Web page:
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Guide to using a Hitachi LCD display with the Raspberry Pi Pico and CircuitPython

This is going to show how Circuit Python can be used on a Raspberry Pi Pico to control an LCD display such as the one shown here.

I’ve created several projects using the LCD displays using a Raspberry Pi, BBC MicroBit and a Raspberry Pi Pico running MicroPython. This time I’m going to be using circuit python.

The finished project for this is an LED based reaction game. I’ve already explained about installing CircuitPython and controlling NeoPixels in an earlier video, and in a future video I’ll be showing the complete game.

In response to some of the comments on my other videos I’m going to go into a little bit more details about I2C and answer the questions about whether a level-shifter is needed for I2C or not.

LCD display without I2C

This is based around a 16x2 LCD display, based around the Hitachi LCD controller HD44780. Most of the 1602 LCD dot-matrix displays use this IC or one that uses the same message protocol.

This can be connected directly to the Raspberry Pi Pico, although it is more likely that it will be connected through an I2C back-pack. This diagram below shows the LCD display wired directly to a Pico. You could used different GPIO ports on the Pico.

Raspberry Pi Pico with HD44780 LCD display

LCD display with I2C and voltage level-shifting

The HD44780 takes a parallel input, and as such needs a number of connections. Due to the number of gpip pins needed and the number of connections then it is common for the LCD display to be connected to an I2C backpack. The example shown is based around an i2c serial to parallel interface known as a PCF8574.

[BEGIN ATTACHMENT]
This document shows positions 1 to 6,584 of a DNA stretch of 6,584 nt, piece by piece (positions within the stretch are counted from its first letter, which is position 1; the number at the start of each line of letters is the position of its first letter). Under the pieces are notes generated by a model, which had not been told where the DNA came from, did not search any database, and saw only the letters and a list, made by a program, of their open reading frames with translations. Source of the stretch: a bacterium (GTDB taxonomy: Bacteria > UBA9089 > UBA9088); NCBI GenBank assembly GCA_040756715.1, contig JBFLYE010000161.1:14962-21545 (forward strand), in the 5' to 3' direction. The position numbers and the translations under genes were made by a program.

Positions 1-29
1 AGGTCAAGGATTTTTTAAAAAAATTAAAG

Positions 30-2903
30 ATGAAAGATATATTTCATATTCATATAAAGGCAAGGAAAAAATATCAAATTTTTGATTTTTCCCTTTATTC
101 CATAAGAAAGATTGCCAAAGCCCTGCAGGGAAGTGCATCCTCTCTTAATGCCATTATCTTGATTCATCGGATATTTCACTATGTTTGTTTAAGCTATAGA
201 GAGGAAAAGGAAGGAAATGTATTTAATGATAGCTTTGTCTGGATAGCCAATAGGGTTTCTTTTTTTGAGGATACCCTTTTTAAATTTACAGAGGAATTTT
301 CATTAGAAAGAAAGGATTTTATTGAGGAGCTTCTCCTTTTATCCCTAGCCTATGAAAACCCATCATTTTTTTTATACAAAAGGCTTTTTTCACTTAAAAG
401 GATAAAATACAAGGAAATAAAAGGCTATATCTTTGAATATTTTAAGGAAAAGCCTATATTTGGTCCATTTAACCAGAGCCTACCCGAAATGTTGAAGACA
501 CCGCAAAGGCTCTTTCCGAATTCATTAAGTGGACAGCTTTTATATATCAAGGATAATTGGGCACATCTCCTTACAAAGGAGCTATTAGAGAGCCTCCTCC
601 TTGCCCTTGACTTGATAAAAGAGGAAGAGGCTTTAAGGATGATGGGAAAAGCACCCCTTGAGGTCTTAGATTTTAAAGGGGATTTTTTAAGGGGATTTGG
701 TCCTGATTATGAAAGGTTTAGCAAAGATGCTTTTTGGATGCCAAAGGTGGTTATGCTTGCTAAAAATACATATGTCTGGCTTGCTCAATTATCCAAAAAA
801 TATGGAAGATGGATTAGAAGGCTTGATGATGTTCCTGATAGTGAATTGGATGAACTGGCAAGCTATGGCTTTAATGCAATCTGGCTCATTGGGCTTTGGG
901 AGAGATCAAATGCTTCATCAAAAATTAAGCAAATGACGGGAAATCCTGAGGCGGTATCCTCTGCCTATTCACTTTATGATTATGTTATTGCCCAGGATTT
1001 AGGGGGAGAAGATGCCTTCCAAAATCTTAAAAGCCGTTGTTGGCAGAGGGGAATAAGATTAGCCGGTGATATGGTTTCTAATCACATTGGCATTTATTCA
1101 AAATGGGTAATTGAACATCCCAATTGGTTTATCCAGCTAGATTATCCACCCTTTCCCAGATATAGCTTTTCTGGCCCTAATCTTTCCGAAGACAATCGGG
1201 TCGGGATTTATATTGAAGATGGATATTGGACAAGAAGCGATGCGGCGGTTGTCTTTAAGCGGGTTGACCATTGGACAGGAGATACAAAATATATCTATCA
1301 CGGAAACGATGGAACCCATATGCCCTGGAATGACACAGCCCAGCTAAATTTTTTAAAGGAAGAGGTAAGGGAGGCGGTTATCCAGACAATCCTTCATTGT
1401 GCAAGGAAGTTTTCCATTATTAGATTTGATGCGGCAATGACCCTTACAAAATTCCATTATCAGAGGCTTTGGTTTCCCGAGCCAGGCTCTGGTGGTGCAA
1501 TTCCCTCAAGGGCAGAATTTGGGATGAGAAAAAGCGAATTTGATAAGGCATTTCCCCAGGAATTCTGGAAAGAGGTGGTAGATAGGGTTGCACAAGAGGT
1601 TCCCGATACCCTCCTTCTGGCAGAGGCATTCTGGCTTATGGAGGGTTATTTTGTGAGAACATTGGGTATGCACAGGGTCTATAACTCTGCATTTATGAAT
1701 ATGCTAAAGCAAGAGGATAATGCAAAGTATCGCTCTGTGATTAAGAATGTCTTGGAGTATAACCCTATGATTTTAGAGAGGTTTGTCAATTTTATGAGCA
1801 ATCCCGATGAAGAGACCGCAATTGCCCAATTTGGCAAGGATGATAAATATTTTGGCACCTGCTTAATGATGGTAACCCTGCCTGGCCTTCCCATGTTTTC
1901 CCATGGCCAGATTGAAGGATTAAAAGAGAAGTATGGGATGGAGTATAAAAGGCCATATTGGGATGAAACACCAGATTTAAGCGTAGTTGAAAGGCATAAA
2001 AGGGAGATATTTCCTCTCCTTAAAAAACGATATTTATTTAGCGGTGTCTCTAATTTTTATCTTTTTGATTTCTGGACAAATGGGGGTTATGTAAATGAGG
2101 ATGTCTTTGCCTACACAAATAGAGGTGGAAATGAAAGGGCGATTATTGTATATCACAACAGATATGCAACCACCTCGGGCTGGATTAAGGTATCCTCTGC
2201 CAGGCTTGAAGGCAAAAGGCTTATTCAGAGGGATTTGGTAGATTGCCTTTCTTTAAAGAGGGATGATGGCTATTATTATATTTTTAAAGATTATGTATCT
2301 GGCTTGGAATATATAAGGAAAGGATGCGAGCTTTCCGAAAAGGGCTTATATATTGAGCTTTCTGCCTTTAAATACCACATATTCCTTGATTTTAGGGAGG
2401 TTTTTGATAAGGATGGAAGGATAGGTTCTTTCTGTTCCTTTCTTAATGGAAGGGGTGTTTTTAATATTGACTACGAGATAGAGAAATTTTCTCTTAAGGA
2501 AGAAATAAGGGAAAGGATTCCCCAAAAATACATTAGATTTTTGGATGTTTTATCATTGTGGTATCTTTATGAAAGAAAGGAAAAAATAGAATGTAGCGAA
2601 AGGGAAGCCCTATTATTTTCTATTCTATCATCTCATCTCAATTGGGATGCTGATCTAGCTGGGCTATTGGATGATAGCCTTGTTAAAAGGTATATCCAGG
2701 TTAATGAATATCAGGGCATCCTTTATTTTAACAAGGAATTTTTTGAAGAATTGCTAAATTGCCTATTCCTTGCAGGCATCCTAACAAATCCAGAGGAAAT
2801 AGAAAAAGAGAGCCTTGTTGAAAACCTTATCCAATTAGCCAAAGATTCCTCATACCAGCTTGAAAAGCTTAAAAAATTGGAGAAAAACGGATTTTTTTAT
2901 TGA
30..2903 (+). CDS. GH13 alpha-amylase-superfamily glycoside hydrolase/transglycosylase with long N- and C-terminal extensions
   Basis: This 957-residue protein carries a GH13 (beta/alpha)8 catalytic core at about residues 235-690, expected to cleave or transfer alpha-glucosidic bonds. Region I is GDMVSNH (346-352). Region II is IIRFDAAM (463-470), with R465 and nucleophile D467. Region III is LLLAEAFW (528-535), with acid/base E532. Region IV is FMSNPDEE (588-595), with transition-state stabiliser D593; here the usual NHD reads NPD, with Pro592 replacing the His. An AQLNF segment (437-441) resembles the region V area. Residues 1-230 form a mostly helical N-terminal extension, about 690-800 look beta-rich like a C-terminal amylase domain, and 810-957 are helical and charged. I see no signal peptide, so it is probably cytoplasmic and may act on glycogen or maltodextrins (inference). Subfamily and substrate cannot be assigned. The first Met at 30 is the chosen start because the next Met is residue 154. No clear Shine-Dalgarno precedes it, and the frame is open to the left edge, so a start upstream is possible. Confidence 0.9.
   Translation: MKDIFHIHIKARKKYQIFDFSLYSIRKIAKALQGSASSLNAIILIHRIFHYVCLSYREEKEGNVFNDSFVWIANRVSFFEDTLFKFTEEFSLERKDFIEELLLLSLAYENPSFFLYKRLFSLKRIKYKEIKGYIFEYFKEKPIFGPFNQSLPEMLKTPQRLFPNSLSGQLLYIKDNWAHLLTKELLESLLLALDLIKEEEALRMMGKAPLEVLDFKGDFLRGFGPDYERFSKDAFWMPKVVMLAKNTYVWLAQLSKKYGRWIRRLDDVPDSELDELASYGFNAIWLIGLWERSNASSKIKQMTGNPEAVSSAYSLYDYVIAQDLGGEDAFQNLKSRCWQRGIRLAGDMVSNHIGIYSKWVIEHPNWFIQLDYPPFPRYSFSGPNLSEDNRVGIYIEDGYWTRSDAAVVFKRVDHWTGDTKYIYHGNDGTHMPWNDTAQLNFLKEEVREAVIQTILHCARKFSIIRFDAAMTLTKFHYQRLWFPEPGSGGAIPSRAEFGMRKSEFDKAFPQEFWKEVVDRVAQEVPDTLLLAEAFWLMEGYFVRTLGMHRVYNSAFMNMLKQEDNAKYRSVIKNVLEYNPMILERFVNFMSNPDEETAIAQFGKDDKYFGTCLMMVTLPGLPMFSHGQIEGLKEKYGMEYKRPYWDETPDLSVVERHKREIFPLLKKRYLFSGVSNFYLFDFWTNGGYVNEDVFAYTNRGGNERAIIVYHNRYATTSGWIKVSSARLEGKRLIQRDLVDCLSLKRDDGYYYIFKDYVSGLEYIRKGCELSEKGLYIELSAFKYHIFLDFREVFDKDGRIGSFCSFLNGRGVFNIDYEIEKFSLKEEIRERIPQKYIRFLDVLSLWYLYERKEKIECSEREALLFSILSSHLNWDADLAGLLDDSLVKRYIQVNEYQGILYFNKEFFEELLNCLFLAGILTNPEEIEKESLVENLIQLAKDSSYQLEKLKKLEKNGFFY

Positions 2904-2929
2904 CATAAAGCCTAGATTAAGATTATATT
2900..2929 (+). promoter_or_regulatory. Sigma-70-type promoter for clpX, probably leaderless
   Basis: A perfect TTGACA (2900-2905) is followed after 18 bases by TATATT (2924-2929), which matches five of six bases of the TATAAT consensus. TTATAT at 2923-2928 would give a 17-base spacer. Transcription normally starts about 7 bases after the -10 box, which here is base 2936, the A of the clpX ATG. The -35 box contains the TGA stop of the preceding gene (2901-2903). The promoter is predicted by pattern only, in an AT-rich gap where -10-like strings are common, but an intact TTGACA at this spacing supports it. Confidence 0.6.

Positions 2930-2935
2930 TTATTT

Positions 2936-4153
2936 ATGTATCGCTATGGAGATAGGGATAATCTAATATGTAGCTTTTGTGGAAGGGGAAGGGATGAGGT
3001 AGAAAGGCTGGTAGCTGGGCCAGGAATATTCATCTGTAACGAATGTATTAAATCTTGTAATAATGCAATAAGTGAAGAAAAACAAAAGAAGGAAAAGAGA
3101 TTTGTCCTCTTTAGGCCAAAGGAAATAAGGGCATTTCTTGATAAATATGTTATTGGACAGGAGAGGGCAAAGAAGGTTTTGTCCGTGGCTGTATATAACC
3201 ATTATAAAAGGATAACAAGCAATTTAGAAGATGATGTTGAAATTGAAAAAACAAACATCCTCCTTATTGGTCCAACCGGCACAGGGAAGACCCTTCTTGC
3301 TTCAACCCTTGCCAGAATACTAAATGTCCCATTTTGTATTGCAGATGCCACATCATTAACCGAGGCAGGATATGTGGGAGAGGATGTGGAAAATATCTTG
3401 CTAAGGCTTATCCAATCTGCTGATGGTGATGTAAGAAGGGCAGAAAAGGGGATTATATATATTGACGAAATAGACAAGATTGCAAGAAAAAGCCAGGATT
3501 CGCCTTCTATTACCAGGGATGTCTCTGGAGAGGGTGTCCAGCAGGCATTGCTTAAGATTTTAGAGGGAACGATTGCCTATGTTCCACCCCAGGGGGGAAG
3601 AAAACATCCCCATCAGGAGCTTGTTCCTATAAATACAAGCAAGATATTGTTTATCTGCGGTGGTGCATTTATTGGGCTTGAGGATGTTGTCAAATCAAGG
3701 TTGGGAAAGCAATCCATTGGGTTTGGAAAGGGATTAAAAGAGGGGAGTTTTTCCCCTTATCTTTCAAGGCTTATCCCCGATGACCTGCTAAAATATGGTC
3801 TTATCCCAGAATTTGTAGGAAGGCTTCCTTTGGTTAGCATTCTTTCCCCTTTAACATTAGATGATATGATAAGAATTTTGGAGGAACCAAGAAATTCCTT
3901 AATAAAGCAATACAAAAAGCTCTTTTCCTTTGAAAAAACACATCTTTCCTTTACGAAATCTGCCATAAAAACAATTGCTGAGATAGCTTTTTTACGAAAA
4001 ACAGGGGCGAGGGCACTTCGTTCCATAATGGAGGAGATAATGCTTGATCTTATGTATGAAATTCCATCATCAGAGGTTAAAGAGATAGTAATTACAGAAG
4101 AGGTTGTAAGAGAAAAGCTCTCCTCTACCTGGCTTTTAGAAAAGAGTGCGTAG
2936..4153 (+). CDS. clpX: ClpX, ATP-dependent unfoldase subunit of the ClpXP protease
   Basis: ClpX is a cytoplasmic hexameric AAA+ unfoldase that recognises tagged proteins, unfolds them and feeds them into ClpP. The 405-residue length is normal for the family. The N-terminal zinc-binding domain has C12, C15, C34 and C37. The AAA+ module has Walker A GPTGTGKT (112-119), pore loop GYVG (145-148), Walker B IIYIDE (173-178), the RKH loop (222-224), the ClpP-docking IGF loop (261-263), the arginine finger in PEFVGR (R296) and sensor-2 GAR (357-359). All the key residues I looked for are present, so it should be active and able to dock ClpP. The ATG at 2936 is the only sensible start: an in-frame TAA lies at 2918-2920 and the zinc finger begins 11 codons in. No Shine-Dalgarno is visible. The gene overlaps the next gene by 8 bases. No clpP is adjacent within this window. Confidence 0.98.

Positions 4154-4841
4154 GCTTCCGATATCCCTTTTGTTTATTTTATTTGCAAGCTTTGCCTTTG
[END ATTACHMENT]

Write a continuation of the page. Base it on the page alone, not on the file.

An alternative is the MCP23008 which can be used for I2C or the 74HC595 used for SPI. These are used by the Adafruit LCD backpack. If you have an Adafruit board then see the Adafruit CircuitPython guide for the mcp230xx / MCP23008 (i2c) or 74hc595 (spi). The rest of this guide assumes the board is based around the PCF8574.

The boards normally include I2C pull-up resistors. These are presumably included in an attempt to make it easier to use the boards when connecting to 5V microcontrollers (such as an Arduino), however that means that they could result in a 5V input to the GPIO pin on the Raspberry Pi Pico. This could risk damage to the Pico GPIO ports. In my own experience I have successfully used these directly connected to the Raspberry Pico with no problems, and I have used those on some of my projects. You should consider there is a risk of damage to the Pico if you do that, especially if you connect a lot of different sensors with I2C pull-up resistors.

The example below goes for the safe option of using a voltage level shifter. This is the adafruit bidirectional I2C level-shifter.

Raspberry Pi Pico with I2C backpack using PCF8574

Example CircuitPython code for the LCD display

This is a simple example code showing how you can send messages to the LCD display. This is written in CircuitPython for the Raspberry Pi Pico. If you have not used Circuit Python before then see the following guide for getting started: Setting up CircuitPython on the Raspberry Pi Pico and installing libraries.


CircuitPython LCD display demonstration


import board

import busio

import time

from lcd.lcd import LCD, CursorMode

from lcd.i2c_pcf8574_interface import I2CPCF8574Interface

# Pin definitions

# I2C used for LCD Display

i2c_scl = board.GP17

i2c_sda = board.GP16

i2c_address = 0x27 # 39 decimal

# LCD display info

cols = 16

rows = 2

# Setup LCD display

i2c = busio.I2C(scl=i2c_scl, sda=i2c_sda)

interface = I2CPCF8574Interface(i2c, i2c_address)

lcd = LCD(interface, num_rows=rows, num_cols=cols)


def main ():


    lcd.print ("Starting...")

    time.sleep (2)


    lcd.print ("About to start\nthe timer")

    time.sleep (2)

    count = 0

    while True:


        lcd.print ("Counting:\n"+str(count))

        count += 1


if __name__ == '__main__':


More Information

Also see

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Previous Power for the RPi Pico
Power for the RPi Pico
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